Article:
Anatomy of a Cape Falcon Kayak
The strongest species of white oak, Oregon White Oak is the best steam bending wood available. The oak ribs support a framework of clear Red Cedar. Both woods are extremely rot resistant and together they form a frame that is the perfect balance of strength and lightweight.
We wrap the frame in 9oz ballistic nylon, and saturate it with a catalyzed 100% solids two-part polyurethane, the ONLY polyurethane in existence that is specifically designed for skin-boats. Durable and abrasion resistant, both materials remain flexible which is key to surviving hard impacts with less-than-friendly surfaces.
Unlike most of the other skin kayaks, our white oak coaming features a beefy lip that will hold your spray skirt no matter how extreme the conditions. Fastening it with bronze ring nails means less wood is removed and more strength is retained.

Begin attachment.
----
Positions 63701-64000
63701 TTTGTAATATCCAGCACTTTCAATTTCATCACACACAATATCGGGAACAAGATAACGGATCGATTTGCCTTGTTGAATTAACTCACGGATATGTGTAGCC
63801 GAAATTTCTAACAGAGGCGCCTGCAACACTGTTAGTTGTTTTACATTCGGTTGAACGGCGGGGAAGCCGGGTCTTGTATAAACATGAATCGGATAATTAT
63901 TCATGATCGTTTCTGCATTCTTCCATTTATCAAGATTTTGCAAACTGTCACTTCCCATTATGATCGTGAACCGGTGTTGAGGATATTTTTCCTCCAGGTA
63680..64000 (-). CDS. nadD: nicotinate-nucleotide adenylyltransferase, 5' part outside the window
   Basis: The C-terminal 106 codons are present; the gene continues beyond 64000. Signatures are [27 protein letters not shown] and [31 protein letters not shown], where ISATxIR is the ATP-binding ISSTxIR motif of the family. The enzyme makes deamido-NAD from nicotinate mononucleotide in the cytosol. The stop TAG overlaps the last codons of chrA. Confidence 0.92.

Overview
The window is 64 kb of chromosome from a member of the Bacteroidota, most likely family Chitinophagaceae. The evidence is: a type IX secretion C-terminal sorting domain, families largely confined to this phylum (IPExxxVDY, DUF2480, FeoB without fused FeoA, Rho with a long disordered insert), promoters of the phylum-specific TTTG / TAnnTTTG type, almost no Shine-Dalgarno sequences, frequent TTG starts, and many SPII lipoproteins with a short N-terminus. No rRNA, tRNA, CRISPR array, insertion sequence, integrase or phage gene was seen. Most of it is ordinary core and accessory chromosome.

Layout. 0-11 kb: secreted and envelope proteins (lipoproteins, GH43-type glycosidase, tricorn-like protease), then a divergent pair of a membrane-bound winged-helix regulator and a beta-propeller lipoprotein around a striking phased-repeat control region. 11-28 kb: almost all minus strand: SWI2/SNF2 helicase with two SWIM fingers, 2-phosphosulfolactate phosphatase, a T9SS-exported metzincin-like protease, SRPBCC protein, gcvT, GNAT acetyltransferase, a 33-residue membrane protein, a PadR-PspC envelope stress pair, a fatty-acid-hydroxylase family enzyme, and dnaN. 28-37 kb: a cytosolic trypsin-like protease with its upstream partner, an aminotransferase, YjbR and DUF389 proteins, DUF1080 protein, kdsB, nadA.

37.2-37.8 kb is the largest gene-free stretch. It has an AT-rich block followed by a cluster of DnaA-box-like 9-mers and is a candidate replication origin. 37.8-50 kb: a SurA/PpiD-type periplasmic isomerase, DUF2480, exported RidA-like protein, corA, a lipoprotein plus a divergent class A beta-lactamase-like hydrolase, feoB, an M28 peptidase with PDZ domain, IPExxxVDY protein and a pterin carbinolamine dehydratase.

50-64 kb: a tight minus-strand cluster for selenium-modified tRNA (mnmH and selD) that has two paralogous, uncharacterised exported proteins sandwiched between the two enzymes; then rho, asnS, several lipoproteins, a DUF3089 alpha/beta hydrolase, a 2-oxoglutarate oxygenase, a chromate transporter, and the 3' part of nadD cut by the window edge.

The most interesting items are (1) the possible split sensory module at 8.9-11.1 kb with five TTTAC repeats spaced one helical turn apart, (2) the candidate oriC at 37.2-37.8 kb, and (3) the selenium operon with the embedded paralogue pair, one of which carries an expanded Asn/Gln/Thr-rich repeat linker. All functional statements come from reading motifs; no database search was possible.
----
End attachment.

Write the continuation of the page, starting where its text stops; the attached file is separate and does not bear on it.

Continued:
Backbands have always been a pet peeve of mine in kayaks. Often bulky, garish, and covered with buckles and adjustments that break the first time you expose them to sand or salt water, most backbends really suck. This simple, attractive Snap Dragon backband is a notable exception and comes standard with all my designs.
Where I paddle, landing to adjust foot braces is often not an option. These wilderness systems slide-lock foot braces allow the paddle to adjust foot position from the cockpit. Such a smart design!
Deck lines are one of the most important parts of the kayak and the oil tanned latigo straps I use will last longer with exposure to salt water and UV rays than nylon rope or bungee cord. Unlike bungee, you can lock an item down beneath a strap-and-toggle system and it will stay on deck even through a surf launch. Every single line on the kayak is strong enough to carry, rescue, or tow, because that's how it should be.
HDPE rub strips protect the keel at key points of wear, so your skin will last as long as it possibly can.